Meanwhile, the hole itself is predicted to fully recover by around the year 2070. Until then, the Antarctic hole is being monitored using 3D imaging technology. 

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Here are some facts about Malta’s Independence Day

 - Culture - Sep 21 SHARE ON:
Here are some facts about Malta’s Independence Day

Throughout its history, Malta was long dominated by various foreign powers – whether they were the Phoenicians, the Romans, the French, the Hospitallers or the British. Malta’s final ruler, Britain, granted Malta self-governance following the island’s brave resistance to the Axis powers and alliance to Britain during the Second World War. 

But how did this exactly come about? The British arrived in Malta in 1800 to aid the people of the island expel the French forces. In 1814, Malta constitutionally and legally became a colony of the British Empire and began serving its purpose as a military base and island. 

This put Malta utterly dependent economically on Great Britain’s military successes and expenditures. The fight for independence began in 1957 when Prime Minister Dom Mintoff put forth the ‘Break with Britain Resolution’ bill in parliament.

The bill was seconded by leader of the Opposition Dr Gorg Borg Olivier. In April 1958, the Labour Party resigned but Olivier refused to form the government. Mintoff, in response, sent a letter demanding for immediate and total independence for Malta. 

A campaign for independence was kick started by the Labour Party through a string of demonstrations and protests, with Mintoff taking delegations to other countries to gain support for the cause for Independence. 

Between 1958 and 1962, Malta’s political rights were taken over by Great Britain, leading to an increase in tension. In the latter year, for the general election, both major political parties put independence as one of the main goals of their manifesto.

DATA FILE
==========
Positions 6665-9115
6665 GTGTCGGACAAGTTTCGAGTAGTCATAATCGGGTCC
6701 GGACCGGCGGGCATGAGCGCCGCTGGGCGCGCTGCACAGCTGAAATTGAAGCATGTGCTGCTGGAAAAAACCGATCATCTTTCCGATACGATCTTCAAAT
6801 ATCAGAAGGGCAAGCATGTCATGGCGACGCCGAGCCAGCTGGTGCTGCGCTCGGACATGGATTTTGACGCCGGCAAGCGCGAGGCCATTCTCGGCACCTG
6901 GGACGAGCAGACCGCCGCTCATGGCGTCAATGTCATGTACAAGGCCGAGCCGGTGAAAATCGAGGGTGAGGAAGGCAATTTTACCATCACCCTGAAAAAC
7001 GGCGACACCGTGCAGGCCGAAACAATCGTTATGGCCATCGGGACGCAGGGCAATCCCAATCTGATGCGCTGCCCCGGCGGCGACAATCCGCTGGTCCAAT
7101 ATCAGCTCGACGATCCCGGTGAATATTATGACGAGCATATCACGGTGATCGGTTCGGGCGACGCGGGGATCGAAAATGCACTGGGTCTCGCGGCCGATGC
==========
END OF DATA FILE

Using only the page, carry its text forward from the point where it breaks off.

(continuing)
The Nationalist Party won the election, with Gorg Borg Olivier asking for immediate independence shortly afterwards. The movement was met with much resistance, including the church which feared losing some of the privileges it retained due to British rule. 

Archbishop Gonzi however changed his mind later on, due to the constitution being proposed by Malta’s government ensured that the Catholic Church retain its status on the island. 

A referendum was held in May 1964 to ask the public about Independence. Olivier spent 10 weeks in Great Britain negotiating the needs of the Maltese population, with the British proposing a ‘Defence Agreement’ which the Labour Party refused. 

On the night of 20 September 1964, the British flag was finally changed with the Maltese colours. In the presence of the Duke of Edinburgh, Prime Minister Gorg Borg Olivier signed the new constitution which gave Malta complete independence.

A monument was inaugurated in 1989, created by artist Ganni Bonnici, which depicts a woman confidently striding into the unknown and releasing herself from the chains of the past. This was one of the highlights of Bonnici’s artistic career as the piece of art representing a significant milestone for Malta.